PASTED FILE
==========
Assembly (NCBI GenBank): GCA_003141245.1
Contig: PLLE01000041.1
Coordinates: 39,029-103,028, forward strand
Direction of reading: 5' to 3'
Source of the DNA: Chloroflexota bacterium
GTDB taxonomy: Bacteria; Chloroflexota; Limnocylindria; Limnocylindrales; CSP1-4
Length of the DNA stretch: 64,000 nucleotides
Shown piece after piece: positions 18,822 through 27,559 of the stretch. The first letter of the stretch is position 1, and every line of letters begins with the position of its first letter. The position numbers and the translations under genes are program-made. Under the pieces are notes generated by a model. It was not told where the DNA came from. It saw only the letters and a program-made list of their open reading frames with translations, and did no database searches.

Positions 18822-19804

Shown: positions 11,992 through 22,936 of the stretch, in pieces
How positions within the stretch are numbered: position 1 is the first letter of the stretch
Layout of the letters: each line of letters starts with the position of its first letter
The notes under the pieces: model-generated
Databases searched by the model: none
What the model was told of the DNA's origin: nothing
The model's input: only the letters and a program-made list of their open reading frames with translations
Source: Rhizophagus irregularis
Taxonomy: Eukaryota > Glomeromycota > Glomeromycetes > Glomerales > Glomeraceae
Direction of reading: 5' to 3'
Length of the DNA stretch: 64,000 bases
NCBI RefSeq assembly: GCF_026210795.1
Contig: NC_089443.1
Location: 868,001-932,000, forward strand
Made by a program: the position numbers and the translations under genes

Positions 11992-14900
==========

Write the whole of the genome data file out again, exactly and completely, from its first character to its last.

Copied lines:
Assembly (NCBI GenBank): GCA_003141245.1
Contig: PLLE01000041.1
Coordinates: 39,029-103,028, forward strand
Direction of reading: 5' to 3'
Source of the DNA: Chloroflexota bacterium
GTDB taxonomy: Bacteria; Chloroflexota; Limnocylindria; Limnocylindrales; CSP1-4
Length of the DNA stretch: 64,000 nucleotides
Shown piece after piece: positions 18,822 through 27,559 of the stretch. The first letter of the stretch is position 1, and every line of letters begins with the position of its first letter. The position numbers and the translations under genes are program-made. Under the pieces are notes generated by a model. It was not told where the DNA came from. It saw only the letters and a program-made list of their open reading frames with translations, and did no database searches.

Positions 18822-19804

Shown: positions 11,992 through 22,936 of the stretch, in pieces
How positions within the stretch are numbered: position 1 is the first letter of the stretch
Layout of the letters: each line of letters starts with the position of its first letter
The notes under the pieces: model-generated
Databases searched by the model: none
What the model was told of the DNA's origin: nothing
The model's input: only the letters and a program-made list of their open reading frames with translations
Source: Rhizophagus irregularis
Taxonomy: Eukaryota > Glomeromycota > Glomeromycetes > Glomerales > Glomeraceae
Direction of reading: 5' to 3'
Length of the DNA stretch: 64,000 bases
NCBI RefSeq assembly: GCF_026210795.1
Contig: NC_089443.1
Location: 868,001-932,000, forward strand
Made by a program: the position numbers and the translations under genes

Positions 11992-14900